It’s more loyal to try to keep friends from making bad decisions than it is to just go along with them. Loyalty demands we do whatever we can to keep our friends from doing things that would bring them harm, either now or in the future. True loyalty requires us to tactfully point out where the other person might be wrong.
- the quality of being loyal to someone or something
- a strong feeling of support or allegiance
The people to fear are not those who disagree with you, but those who disagree with you and are too cowardly to let you know. —Napoleon Bonaparte
For the Parent::Battle Cry
Loyalty is not just being supportive, being a “yes” person who just goes along with whatever is said. True loyalty requires us to tactfully point out where the other person might be wrong. Loyalty demands we do whatever we can to keep our friends from doing something that would bring them harm, either now or in the future. This week, you’ll encourage your son to help his friends make the right choices, but to be there for them if they make the wrong ones.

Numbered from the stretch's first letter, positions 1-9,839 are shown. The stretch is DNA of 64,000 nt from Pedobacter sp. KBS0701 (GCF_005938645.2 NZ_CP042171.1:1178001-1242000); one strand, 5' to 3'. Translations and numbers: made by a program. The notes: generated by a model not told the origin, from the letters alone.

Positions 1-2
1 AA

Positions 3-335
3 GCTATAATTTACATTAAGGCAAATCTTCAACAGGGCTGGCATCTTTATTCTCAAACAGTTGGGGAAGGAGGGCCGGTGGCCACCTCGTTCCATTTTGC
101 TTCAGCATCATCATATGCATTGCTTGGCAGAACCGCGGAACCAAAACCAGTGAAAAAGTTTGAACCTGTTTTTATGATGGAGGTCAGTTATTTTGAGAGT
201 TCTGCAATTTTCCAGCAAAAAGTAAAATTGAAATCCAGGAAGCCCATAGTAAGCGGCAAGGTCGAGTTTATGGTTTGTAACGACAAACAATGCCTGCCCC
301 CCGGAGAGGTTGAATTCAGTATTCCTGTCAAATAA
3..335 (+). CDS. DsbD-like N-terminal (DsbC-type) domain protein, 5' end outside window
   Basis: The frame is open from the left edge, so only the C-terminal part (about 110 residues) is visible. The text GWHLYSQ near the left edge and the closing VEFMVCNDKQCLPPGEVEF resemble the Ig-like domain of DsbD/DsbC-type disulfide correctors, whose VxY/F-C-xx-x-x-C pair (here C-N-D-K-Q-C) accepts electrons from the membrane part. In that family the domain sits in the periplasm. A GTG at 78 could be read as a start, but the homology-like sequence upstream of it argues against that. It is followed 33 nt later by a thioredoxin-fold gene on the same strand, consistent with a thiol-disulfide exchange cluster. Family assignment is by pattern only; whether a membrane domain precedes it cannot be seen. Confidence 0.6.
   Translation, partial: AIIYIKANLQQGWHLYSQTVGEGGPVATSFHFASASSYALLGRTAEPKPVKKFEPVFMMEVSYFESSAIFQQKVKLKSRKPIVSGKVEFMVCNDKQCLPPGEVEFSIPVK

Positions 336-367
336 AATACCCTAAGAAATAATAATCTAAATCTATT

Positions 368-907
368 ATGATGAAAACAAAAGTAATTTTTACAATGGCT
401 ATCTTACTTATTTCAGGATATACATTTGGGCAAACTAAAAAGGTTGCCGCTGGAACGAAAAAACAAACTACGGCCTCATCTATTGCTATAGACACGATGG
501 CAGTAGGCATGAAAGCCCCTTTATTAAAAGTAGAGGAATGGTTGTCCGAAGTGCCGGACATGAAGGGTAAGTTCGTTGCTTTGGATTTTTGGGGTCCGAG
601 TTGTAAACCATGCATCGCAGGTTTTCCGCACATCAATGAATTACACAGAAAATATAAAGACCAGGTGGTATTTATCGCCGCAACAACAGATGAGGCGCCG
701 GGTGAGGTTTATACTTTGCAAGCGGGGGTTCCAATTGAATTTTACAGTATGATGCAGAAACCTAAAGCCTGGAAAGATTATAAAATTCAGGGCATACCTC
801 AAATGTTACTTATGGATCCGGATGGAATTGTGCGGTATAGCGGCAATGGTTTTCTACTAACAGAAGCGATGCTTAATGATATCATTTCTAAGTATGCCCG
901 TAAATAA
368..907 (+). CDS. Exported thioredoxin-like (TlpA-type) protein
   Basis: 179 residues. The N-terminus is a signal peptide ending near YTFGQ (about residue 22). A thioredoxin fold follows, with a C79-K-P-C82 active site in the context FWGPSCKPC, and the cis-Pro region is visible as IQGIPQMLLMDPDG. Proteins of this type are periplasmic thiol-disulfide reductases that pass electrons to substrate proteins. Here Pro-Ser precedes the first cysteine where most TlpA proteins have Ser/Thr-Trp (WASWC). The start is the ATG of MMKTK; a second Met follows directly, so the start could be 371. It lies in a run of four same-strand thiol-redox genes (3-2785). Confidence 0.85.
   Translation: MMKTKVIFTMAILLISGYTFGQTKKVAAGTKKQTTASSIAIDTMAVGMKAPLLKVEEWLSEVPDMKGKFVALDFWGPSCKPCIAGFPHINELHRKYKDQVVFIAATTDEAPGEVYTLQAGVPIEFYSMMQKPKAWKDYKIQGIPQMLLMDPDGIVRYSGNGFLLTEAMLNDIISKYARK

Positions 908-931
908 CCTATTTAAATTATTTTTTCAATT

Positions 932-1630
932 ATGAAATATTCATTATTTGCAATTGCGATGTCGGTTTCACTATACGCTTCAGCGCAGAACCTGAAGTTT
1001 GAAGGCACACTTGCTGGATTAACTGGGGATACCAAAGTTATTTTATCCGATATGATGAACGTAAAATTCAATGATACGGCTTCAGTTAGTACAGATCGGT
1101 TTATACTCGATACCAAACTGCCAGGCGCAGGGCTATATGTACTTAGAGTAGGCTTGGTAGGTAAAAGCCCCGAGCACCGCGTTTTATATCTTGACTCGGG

For your Son::Call to Arms
Ask this question: Does being loyal mean you always have to agree with your friend?
Sometimes that means pointing out where they are wrong. You should do this gently, and make sure they know you are doing it to help them. But here’s the thing about loyalty: it also means you help them pick up the pieces when they do make mistakes.
Write down a list of choices you might make. Some of your choices should be good ones, like helping a neighbor or buying a present for a member of your family. Others should be dangerous ones, like stepping in front of a moving bus. Have your son listen to your choices. Whenever you choose a good one, he should stand by you. Whenever you choose a bad one, he should stand in front of you. Discuss how loyalty is both supportive and protective of the people you are loyal to. Let us know how things went in the comments below.